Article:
Wednesday 25 August 2021

The Horizon Scandal: outsourcing doesn't have to be a minefield if it's properly managed.

I make no apology for returning to the subject of the Post Office and the Horizon Scandal. With the public enquiry into what went wrong and why (to say nothing of compensation and criminal charges against the people actually responsible) still in progress and some way from completion, the more experts in different fields are contributing to the debate.  And they are not jumping on a kudos bandwagon.  

We have already seen the lawyer's perspective into duties and ethics of the law profession, and on the same link the start of academic research into corporate governance, criminal justice, and professional regulation, as well as government and parliamentary accountability.

Now I can relay the view of the IT professional, more particularly concerning 'high-level access' to systems - that is, access by those not directly involved in entering transactions on a daily basis, nor those working from the outputs of the system in a routine way.  Those with high-level or 'privileged' access would be IT professionals.  

James Christie is a software testing consultant who previously worked for IBM. His main area of interest is the governance issues associated with testing.   He has written a blog about the Horizon computer system and its management by Post Office Ltd entitled:

“Privileged accesses” – an insight into incompetence at Fujitsu and the Post Office

As he mentions, the findings by Ernst & Young (later rebranded as just E&Y) in 2011 that there was "poor control over user IDs with high privilege levels. Not only did this highlight the need to improve Fujitu’s management of the IT service and the oversight provided by the Post Office, it also pointed to an ineffective internal audit function at the Post Office".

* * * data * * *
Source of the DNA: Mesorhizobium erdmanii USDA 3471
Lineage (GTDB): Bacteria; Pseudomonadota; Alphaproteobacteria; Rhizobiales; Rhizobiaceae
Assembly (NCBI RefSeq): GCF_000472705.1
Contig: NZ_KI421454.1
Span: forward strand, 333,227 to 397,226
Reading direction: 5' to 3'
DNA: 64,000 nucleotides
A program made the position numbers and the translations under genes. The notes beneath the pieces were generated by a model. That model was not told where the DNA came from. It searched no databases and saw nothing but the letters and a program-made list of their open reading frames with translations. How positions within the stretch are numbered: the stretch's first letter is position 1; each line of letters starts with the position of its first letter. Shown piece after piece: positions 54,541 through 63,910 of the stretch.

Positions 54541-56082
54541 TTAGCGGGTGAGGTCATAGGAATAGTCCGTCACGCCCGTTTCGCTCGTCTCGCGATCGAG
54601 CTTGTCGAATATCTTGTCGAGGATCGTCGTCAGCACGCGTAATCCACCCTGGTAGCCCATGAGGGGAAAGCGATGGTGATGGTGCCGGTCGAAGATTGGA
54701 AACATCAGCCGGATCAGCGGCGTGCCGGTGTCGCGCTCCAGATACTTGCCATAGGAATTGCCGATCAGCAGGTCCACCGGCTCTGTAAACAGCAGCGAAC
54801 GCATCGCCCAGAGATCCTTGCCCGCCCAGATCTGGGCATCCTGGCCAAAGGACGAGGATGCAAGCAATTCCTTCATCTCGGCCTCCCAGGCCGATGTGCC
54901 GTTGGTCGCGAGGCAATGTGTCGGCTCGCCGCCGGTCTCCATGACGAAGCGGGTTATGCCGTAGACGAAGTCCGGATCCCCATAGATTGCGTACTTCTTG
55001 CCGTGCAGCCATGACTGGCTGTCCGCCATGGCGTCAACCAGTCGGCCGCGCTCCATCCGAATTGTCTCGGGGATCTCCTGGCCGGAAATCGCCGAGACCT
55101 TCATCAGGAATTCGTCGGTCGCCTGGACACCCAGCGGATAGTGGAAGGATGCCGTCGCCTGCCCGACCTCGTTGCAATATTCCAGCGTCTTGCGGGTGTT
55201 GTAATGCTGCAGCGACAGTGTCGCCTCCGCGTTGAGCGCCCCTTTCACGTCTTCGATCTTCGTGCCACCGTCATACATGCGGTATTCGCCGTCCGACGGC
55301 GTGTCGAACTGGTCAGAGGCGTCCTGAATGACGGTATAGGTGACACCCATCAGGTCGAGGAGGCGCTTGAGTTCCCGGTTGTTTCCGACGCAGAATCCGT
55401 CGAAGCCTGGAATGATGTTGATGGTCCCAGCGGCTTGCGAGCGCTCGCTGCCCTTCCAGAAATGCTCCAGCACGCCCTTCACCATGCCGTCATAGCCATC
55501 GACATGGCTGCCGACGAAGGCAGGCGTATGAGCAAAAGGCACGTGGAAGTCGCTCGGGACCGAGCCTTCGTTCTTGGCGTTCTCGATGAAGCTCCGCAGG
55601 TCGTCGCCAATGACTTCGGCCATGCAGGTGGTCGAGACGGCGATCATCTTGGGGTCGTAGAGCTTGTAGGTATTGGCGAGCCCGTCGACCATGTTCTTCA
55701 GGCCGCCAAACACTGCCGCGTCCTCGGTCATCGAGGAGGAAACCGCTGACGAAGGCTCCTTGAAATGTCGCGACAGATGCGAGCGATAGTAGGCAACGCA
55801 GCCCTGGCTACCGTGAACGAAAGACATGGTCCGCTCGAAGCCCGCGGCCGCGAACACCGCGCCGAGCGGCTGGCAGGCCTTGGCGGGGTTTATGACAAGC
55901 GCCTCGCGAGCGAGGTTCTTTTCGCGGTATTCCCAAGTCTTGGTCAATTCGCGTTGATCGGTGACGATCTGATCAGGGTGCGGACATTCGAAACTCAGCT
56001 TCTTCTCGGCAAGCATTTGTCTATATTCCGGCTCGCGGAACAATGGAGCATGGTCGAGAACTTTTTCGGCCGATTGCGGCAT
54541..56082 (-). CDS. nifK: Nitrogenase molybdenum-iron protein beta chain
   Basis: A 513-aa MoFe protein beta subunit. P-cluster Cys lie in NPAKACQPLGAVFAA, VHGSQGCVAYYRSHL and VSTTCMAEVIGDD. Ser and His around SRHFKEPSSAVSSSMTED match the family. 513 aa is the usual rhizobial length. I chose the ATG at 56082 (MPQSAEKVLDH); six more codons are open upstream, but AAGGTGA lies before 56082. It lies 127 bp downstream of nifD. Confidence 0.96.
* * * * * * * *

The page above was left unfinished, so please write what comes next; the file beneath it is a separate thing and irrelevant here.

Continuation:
At one stage in his IBM career he was an information security manager working with new outsourced accounts.

All the issues relating to privileged access raised by E&Y in their management letter were within my remit. The others, mainly change management, were dealt with by the relevant experts. Each outsourcing contract required us to reach agreement on the full detail of the service by a set date, typically within a few months of the service cutover. In one case we had to reach agreement before service even started. On the service cutover date all staff transferring to IBM were required to continue working to exactly the same processes and standards until they were told to do something new.

I had to set up a series of meetings and workshops with the client and work through the detail of the security service. We would agree all the tedious but vital details; password lengths and formats, the processes required for authorising and reviewing new accounts and access privileges, logging and review of accesses, security incident response actions. It went on and on.

For each item we would document the IBM recommended action or setting. Alongside that we had to record what the client was currently doing. Finally we would agree the client’s requirement for the future service. If the future requirement entailed work by IBM to improve on what the client was currently doing that would entail a charge.

You can read the whole blog post, and earlier ones also relevant to the Horizon problems here. But his conclusions are inescapable:

Getting the basics correct is vital if corporations want to show that they are in control of their systems. If users have high privilege levels without effective authorisation, logging and monitoring then the corporation cannot have confidence in its data, which can be changed without permission and without a record of who took what action. Nobody can have confidence in the integrity of the systems. That has clear implications for the Horizon scandal. The Post Office insisted that Horizon was reliable when the reality was that Fujitsu did not apply the controls to justify that confidence.